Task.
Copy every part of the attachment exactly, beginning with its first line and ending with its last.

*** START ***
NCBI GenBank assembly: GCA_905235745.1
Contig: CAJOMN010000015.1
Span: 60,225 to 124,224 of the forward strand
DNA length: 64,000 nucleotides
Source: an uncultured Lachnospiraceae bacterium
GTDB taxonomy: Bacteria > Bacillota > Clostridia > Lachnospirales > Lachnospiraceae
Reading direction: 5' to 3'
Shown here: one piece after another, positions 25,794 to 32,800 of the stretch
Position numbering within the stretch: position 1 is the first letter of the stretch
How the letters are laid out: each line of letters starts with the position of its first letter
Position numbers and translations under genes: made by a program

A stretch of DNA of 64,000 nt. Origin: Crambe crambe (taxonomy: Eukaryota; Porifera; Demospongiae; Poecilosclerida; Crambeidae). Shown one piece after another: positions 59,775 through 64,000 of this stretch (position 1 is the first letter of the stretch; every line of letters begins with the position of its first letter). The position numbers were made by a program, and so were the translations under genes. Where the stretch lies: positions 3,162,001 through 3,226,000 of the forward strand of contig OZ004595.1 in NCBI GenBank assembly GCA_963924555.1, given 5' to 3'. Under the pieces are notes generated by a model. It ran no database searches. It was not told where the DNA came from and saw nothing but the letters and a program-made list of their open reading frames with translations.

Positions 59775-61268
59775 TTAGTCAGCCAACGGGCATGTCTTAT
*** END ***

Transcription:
NCBI GenBank assembly: GCA_905235745.1
Contig: CAJOMN010000015.1
Span: 60,225 to 124,224 of the forward strand
DNA length: 64,000 nucleotides
Source: an uncultured Lachnospiraceae bacterium
GTDB taxonomy: Bacteria > Bacillota > Clostridia > Lachnospirales > Lachnospiraceae
Reading direction: 5' to 3'
Shown here: one piece after another, positions 25,794 to 32,800 of the stretch
Position numbering within the stretch: position 1 is the first letter of the stretch
How the letters are laid out: each line of letters starts with the position of its first letter
Position numbers and translations under genes: made by a program

A stretch of DNA of 64,000 nt. Origin: Crambe crambe (taxonomy: Eukaryota; Porifera; Demospongiae; Poecilosclerida; Crambeidae). Shown one piece after another: positions 59,775 through 64,000 of this stretch (position 1 is the first letter of the stretch; every line of letters begins with the position of its first letter). The position numbers were made by a program, and so were the translations under genes. Where the stretch lies: positions 3,162,001 through 3,226,000 of the forward strand of contig OZ004595.1 in NCBI GenBank assembly GCA_963924555.1, given 5' to 3'. Under the pieces are notes generated by a model. It ran no database searches. It was not told where the DNA came from and saw nothing but the letters and a program-made list of their open reading frames with translations.

Positions 59775-61268
59775 TTAGTCAGCCAACGGGCATGTCTTAT